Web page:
SAGE Journal Articles

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Journal Article 1: Makaroff, K. S., Storch, J., Pauly, B., & Newton, L. (2014). Searching for ethical leadership in nursingNursing Ethics21, 642–658.

Abstract: Using the analytic strategy of lines-of-argument, we found that 1) ethical nursing leadership must be responsive to practitioners and to the contextual system in which they and formal nurse leaders work, and 2) ethical nursing leadership requires receiving and providing support to increase the capacity to practice and discuss ethics in the day-to-day.

Journal Article 2: Huang, L., & Paterson, T. A. (2014). Group ethical voice: Influence of ethical leadership and impact on ethical performance. Journal of Management. doi:10.1177/0149206314546195

Abstract: Interest in the important role that ethical leaders play in organizations has expanded in recent years because of several high-profile corporate ethical breakdowns and the increased responsibility placed upon corporate leaders as a result. In the present study, we introduce a new outcome of ethical leadership: group ethical voice. We further theorized and tested two mediating mechanisms linking ethical leadership with group ethical voice. Using two field studies and one experimental study, we found support for our assertion that ethical leadership was positively associated with group ethical voice. We also found support for most of our hypothesized mediating mechanisms (ethical culture and group ethical voice efficacy) linking ethical leadership with group ethical voice—except for the indirect effect of upper-level ethical leadership on group ethical voice via group ethical voice efficacy. We further found that group ethical voice positively influenced ethical performance (significant for the sales groups, marginally significant for the customer service groups). Contributions to both ethical leadership and voice literature are discussed along with the limitations of the current study and directions for future research.

Journal Article 3: Fairchild, R. M. (2010). Practical ethical theory for nurses responding to complexity in care. Nursing Ethics17, 353–362.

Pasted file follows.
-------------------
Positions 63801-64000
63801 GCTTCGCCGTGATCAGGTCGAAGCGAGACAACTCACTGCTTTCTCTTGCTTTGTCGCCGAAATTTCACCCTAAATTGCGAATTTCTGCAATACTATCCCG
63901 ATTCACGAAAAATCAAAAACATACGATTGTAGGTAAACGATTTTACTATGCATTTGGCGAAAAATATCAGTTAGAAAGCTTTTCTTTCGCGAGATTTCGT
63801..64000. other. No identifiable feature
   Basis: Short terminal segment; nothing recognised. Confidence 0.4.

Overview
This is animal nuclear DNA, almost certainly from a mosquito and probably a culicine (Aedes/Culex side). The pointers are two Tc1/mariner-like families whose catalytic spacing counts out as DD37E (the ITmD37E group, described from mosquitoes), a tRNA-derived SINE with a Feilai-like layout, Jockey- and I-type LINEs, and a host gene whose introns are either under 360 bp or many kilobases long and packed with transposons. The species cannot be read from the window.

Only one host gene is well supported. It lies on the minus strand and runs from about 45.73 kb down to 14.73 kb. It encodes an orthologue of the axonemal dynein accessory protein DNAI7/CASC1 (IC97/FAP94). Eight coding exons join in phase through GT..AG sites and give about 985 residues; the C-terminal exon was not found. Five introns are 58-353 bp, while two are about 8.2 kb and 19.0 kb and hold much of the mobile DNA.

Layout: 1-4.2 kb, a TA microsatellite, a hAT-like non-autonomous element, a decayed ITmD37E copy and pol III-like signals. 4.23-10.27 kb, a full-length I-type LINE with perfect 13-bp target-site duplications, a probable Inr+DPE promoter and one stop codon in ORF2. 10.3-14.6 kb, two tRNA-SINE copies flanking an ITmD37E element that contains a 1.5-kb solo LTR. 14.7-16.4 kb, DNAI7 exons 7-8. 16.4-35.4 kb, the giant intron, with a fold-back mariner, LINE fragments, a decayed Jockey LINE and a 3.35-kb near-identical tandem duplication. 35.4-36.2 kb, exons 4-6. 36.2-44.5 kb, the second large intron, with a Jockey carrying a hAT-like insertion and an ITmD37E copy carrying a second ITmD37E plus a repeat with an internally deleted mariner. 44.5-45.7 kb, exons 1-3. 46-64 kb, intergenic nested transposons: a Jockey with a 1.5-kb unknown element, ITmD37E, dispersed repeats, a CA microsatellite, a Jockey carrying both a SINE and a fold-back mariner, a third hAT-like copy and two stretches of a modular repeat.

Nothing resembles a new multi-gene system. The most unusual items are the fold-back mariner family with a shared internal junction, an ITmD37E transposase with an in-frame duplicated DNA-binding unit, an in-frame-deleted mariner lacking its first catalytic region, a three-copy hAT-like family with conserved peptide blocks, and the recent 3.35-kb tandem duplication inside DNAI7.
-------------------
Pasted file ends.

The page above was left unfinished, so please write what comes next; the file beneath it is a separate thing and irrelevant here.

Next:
Abstract: In the context of health care system complexity, nurses need responsive leadership and organizational support to maintain intrinsic motivation, moral sensitivity and a caring stance in the delivery of patient care. The current complexity of nurses’ work environment promotes decreases in work motivation and moral satisfaction, thus creating motivational and ethical dissonance in practice. These and other work-related factors increase emotional stress and burnout for nurses, prompting both new and seasoned nurse professionals to leave their current position, or even the profession. This article presents a theoretical conceptual model for professional nurses to review and make sense of the ethical reasoning skills needed to maintain a caring stance in relation to the competing values that must coexist among nurses, health care administrators, patients and families in the context of the complex health care work environments in which nurses are expected to practice. A model, Nurses’ Ethical Reasoning Skills, is presented as a framework for nurses’ thinking through and problem solving ethical issues in clinical practice in the context of complexity in health care.

Journal Article 4: Stefkovich, J., and Begley, P. T. (2007). Ethical school leadership. Educational Management Administration & Leadership35, 205–224.

Abstract: This article explores the alternate ways ethical school leadership in the best interests of students is conceptualized in the educational leadership literature from several foundational perspectives including philosophy, psychology, critical theory and case law. Perspectives which are grounded solely in theory are differentiated from those grounded in research and practical field applications. An argument is made for the merits of applying multiple ethical perspectives. The findings of existing research on the valuation processes of school principals and their ethical leadership practices are also discussed with a particular focus on their explicit or implicit interpretations of the meaning of `best interests of students'. A genuine regard for student best interests emerges as a major influence on principal leadership practices in two ways: principal valuation processes are heavily oriented towards rational consequentialist orientations; the best interests of students figures prominently as a meta-organizer and ultimate influence on their decision making.